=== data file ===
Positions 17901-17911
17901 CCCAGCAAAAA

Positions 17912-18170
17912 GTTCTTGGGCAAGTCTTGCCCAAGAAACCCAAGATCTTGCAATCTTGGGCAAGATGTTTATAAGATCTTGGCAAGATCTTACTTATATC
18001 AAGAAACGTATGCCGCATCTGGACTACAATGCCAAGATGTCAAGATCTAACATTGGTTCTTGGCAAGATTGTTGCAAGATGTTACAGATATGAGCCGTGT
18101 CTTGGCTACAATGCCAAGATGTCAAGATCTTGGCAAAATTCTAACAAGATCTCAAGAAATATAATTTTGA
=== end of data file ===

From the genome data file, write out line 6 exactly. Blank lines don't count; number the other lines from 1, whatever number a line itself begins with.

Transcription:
18101 CTTGGCTACAATGCCAAGATGTCAAGATCTTGGCAAAATTCTAACAAGATCTCAAGAAATATAATTTTGA